I am thinking of purchasing a close-Up lens, which I understand will fit on the front of my existing lenses. I have two different lenses, and can't determine which one would be better for a close-up lens adapter/filter. The body is a Canon 650d, and the two lenses are the Canon 50mm 1.8f and the Tamron 18-270mm. The thread sizes are different between the two lenses, so I want to choose to use only one. How does the main lens affect the image quality and ease of use when a close-Up lens is attached?

I know basically nothing about macro photography, so I'm not yet confident that I can state what 'best' means to me yet. Although, I do understand some of the limitations of a close-up lens.


2 Answers 2


Most close-up lenses are basically toys, they tend to have really bad optics and as such produce low quality images.

If you want to do cheap macro photography there are other better options:

  • Extension tubes - those are tubes that move your lens away from the sensor, this let the lens focus closer and achieve higher magnification, extension tubes don't have any optics in them so they don't degrade image quality at all.

    The cheaper extension tubes don't have electrical contact for the lens so you won't have auto-focus (that typically isn't used anyway in macro photography) and you won't be able to control aperture (see the trick at the end of this answer).

    Extension tubes with electrical contacts are still way cheaper than a proper lens.

  • Lens reversal rings - those are adapters that let you mount a lens backward, this will also let you take extreme macro photos, again, those don't have any optics so they don't degrade image quality and most don't have electrical contacts (so no auto-focus and see below for aperture control).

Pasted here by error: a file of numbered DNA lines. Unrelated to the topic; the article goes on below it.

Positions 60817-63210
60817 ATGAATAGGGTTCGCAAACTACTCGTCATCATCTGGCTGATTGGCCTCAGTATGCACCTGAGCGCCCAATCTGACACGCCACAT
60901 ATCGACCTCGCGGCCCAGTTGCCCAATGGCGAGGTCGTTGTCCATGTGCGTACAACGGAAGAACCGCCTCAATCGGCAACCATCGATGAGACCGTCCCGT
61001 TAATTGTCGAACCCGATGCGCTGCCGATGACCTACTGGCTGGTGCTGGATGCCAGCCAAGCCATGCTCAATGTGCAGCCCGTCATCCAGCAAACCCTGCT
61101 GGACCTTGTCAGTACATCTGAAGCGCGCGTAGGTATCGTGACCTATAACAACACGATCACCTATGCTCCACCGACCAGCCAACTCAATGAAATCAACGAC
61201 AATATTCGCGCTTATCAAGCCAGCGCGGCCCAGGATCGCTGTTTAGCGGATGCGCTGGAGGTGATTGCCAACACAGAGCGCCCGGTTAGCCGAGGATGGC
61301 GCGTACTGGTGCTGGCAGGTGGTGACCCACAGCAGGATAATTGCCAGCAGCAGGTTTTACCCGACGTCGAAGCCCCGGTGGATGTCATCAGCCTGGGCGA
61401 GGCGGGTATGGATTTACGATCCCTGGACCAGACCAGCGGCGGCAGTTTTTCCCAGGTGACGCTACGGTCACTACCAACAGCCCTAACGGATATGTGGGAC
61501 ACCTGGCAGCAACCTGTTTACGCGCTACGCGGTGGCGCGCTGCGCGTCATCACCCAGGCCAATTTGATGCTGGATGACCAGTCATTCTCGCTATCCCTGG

Obviously the best option for macro photography is a proper macro lens but both extension tubes and lens reversal rings let you take macro photos without compromising on quality (but you do lose the ease of use of a proper macro lens).

All extension tubes and reversal rings are filled with exactly the same air - so, as long as it's strong enough not to break it doesn't matter what brand you get.

Aperture control trick - connect the lens to the camera, set aperture, press the DOF preview button, with the button pressed disconnect the lens - the lens will stay at the set aperture and you can use it on an adapter with no electrical contacts

  • \$\begingroup\$ So, what I hear you saying is that since the close-up lenses are basically toys, it doesn't really matter which underlying lens is used. Does the same hold true for reversal rings? \$\endgroup\$
    – Jeff
    Jun 4, 2013 at 16:35
  • \$\begingroup\$ Your trick with aperture won't work on eg. Nikon G lenses. They have small aperture lever operated by body and there is a spring holding it in default (closest) position while disconnected. I think Canon lenses are very similar, just their default position is wide open. Furthermore there should be noted that the extension tubes significantly lower the light transfer. (you will have to use longer exposure times) \$\endgroup\$ Jun 4, 2013 at 19:57
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    \$\begingroup\$ Canon EF lenses have no mechanical linkage to the body. The body sends an electrical signal to the lens and a motor in the lens moves the diaphragm. If you disconnect the lens while the diaphragm is stopped down, it will remain stopped down. There is no return spring, the movements both ways are done by the electrical motor. \$\endgroup\$
    – Michael C
    Jun 4, 2013 at 21:20
  • \$\begingroup\$ @Jeff - what I'm saying is that close-up lenses are crap (with very few expensive exceptions), if you want to take good pictures use something else. Chinese extension tubes from eBay are cheap and the same set of tubes will work on all lenses - and since extension tubes are just spacers with no optics in them the crappy cheap tube has in it exactly the same air as the expensive Canon tube \$\endgroup\$
    – Nir
    Jun 5, 2013 at 6:19
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    \$\begingroup\$ @PetrÚjezdský - the aperture control trick works only on Canon lenses, I wrote about it because the original question talks about Canon gear, look at Michael Clark's comment to see why it works \$\endgroup\$
    – Nir
    Jun 5, 2013 at 6:22

May I suggest to you to buy a Macro lens? As you don't really use autofocus in macro you can also find great offer in vintage lenses on ebay (give a look, for exemple, at the Contax Macroplanar 60mm which can be mounted on Canon body with a adapter ring)

  • \$\begingroup\$ Ok the Contax macroplanar is maybe not so cheep on ebay... \$\endgroup\$
    – floqui
    Jun 4, 2013 at 7:06

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